Project Ready is a signature program of the National Urban League (NUL) and is designed to provide enhanced academic and social support to middle and high school students as they prepare for post-secondary success. Fort Wayne is one of five select sites that the National Urban League has provided with additional funding and technical support. Others include; Chicago, Houston, Philadelphia and Rochester.
The Project Ready Curriculum explicitly integrates academic preparation for college along with life skills development and a particular set of emphases on personal, global, and cultural awareness. The College Access Curriculum is comprised of three (3) key components Academic Development, Social Development, and Cultural & Global Awareness.
Participation in Project Ready also makes students eligible for various local and national scholarships. Urban League staff also assists students in applying for scholarships, and helps students improve their writing skills to make scholarships applications more competitive.
Are you a 21st Century Scholar? The 21st Century Scholars program is no longer providing college readiness programming including tutoring, college trips and college planning counseling. Students are encouraged to utilize community programs like Project Ready. Click Here To Apply for 21st Century Scholars
We currently have 96 students enrolled in Project Ready, our college readiness initiative, 100% of the students have an Individual Career Development Plan. The average GPA for an Active Project Ready student is above 3.0. Also, in collaboration with the Fort Wayne Air Force Base, the Fort Wayne Urban League continued to offer the S.T.E.M program for 12 youth to continue to ignite their interest in math and science in our youth. .
Read & Rise
Read & Rise is a family literacy program designed to help parents support their young child's early development. The program includes activities that stimulate brain development, mentoring to parents, and books to build home libraries. All of which is aimed at preparing students to enter Kindergarten ready to learn. The focus of Read & Rise is to mentor parents to be the first and most important teachers of their children, and that families develop routines and behaviors that support literacy development.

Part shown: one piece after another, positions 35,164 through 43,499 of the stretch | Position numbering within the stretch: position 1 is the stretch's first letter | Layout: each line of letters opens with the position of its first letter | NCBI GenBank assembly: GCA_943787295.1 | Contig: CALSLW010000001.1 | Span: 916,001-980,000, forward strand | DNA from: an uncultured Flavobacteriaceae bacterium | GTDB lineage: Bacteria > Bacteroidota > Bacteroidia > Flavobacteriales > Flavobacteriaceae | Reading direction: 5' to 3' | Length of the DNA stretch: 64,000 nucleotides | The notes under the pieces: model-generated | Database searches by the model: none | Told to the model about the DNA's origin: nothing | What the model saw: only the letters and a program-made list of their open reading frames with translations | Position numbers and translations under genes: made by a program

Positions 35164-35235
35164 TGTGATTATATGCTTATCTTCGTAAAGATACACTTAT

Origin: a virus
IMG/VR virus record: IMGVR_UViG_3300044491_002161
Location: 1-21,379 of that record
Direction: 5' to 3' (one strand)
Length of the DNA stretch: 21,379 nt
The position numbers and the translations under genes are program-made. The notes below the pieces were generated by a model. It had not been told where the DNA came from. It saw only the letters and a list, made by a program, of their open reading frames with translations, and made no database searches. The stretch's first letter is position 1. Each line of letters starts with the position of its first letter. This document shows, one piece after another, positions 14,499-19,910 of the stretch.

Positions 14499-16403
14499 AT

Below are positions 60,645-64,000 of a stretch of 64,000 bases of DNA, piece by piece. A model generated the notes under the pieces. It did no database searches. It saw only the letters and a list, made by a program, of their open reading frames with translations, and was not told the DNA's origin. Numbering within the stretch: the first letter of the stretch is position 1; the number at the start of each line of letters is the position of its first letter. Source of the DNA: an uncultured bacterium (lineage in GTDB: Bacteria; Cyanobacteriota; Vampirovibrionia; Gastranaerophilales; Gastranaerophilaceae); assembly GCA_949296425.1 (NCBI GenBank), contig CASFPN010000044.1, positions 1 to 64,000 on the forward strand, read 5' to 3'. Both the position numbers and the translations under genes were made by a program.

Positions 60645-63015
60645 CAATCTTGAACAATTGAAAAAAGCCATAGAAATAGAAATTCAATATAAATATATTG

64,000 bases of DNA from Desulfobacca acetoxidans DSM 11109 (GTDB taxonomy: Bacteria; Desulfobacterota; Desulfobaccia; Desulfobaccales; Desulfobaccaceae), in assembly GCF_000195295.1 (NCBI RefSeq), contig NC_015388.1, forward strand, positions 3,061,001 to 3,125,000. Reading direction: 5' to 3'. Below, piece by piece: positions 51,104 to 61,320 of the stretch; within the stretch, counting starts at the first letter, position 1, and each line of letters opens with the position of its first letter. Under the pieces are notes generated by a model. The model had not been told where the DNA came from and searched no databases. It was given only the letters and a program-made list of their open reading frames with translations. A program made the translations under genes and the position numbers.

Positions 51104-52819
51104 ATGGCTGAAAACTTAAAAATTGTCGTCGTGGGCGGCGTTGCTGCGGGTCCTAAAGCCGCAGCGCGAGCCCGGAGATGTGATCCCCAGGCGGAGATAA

Read & Rise was developed between the National Urban League and Scholastic. The program provides 10 home-based family visits to model literacy practices with parents, provide books and assess child development. Our parent educator also conducts parent group workshops in the community. The target areas for Read & Rise are high poverty, multi-family housing complexes (e.g. Eden Green, Chapel Oaks, Housing Authority complexes). Many of the children served by Read & Rise are not enrolled in quality childcare. Without Read & Rise, they risk entering school with limited quality early learning experiences.
Read and Rise continued to help parents become their children’s first and best teachers. In 2015, we served 121 families, 242 children, made 250 home visits, and distributed 500 books.
The pre and post test result showed that 95% of them have improved in their parenting skills and 89% of the children demonstrated mastered the necessary skills to be ready to read.